Stress is the way we all react to change. It
includes our mental, emotional, and physical responses to the pressures of
everyday life. Change is a natural and normal part of life, and therefore a
moderate amount of stress is part of normal living.
But, stress can be bad for your heart. If you have heart disease, stress can lead to angina symptoms and maybe a heart attack.
Can narrow your arteries
Could reduce blood flow through your coronary
arteries, which could cause angina or a heart attack
Increases your blood pressure
Could increase the workload on your heart and
rupture a plaque in your coronary artery, causing a heart attack
Increases your heart rate
Increases your heart's workload, and could cause a potentially dangerous irregular
There are several steps you can take to
help reduce your stress level. Doing so will have a positive impact on your
health and your life.
Try different ways to reduce stress such as exercise, deep breathing, meditation, or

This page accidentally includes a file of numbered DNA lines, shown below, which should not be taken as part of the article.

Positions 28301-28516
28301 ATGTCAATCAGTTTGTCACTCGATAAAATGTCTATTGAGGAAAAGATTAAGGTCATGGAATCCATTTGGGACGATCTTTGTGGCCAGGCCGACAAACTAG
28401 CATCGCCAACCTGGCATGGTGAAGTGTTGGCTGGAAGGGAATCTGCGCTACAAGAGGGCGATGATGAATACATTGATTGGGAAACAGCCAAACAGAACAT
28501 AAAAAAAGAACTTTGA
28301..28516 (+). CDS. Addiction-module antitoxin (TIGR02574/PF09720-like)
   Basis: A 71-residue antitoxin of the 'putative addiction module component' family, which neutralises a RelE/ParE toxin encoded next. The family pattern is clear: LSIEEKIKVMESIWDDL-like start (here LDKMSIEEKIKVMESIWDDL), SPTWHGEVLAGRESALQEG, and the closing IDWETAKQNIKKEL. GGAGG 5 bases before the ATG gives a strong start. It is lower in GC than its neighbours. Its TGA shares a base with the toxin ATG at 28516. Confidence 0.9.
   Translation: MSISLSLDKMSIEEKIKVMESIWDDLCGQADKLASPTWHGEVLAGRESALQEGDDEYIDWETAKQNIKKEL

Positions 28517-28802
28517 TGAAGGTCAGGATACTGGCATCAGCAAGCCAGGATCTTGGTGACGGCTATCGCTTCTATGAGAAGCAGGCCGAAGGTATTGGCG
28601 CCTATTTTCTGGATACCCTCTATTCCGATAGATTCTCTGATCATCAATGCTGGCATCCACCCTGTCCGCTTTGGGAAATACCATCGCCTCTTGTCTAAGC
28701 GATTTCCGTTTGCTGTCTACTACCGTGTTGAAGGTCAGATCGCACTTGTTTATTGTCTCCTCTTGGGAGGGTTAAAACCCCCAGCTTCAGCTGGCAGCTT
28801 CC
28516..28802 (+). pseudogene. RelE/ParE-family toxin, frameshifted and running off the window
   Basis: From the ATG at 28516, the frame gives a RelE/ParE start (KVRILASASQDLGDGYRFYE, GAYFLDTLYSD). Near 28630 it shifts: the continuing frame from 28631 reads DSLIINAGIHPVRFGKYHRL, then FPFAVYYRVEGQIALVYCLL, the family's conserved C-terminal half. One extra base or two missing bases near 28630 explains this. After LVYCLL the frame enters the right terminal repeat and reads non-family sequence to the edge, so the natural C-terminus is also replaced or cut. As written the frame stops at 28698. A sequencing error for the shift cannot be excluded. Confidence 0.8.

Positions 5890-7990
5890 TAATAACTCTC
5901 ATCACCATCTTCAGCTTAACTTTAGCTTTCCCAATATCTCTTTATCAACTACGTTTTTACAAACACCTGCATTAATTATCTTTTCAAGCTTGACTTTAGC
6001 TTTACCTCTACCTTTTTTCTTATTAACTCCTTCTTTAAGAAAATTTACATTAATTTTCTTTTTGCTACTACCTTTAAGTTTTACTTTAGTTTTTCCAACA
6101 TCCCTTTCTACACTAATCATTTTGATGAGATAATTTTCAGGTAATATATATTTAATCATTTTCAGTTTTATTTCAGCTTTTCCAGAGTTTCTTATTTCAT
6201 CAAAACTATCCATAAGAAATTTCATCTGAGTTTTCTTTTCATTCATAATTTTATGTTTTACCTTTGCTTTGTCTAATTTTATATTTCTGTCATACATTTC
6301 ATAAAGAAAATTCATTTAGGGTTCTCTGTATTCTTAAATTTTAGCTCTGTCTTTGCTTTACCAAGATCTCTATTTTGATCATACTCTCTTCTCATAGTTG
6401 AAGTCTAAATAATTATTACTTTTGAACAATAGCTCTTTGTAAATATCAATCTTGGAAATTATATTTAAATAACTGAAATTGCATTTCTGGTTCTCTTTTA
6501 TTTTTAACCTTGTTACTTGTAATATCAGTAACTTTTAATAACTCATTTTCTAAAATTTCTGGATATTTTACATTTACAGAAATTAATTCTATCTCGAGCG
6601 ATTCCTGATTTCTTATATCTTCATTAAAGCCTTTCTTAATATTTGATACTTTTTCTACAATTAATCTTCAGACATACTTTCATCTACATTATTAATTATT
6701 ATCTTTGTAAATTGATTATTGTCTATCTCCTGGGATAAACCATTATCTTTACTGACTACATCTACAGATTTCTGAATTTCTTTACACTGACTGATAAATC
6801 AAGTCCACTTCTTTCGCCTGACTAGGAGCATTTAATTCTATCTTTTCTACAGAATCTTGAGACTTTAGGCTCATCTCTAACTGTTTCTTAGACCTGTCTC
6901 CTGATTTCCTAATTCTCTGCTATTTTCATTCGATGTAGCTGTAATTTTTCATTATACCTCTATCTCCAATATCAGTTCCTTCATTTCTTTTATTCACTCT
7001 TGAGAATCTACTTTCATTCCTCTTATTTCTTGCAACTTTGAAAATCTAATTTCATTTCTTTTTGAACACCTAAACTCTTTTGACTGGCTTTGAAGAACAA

yoga. For more tips on how to manage stress, see:
No single method of "stress-busting" works
for everybody. You may need to experiment with several different methods to
find one that works for you. You may need to combine a few methods to get the
When you find one or more methods that work for
you, your mission is not yet accomplished. You also will need to change the
situation that is causing you stress, if you can, or perhaps change your
reaction to that situation.
For more information, see Stress Management.
April 5, 2012
Rakesh K. Pai, MD, FACC - Cardiology, Electrophysiology & Robert A. Kloner, MD, PhD - Cardiology
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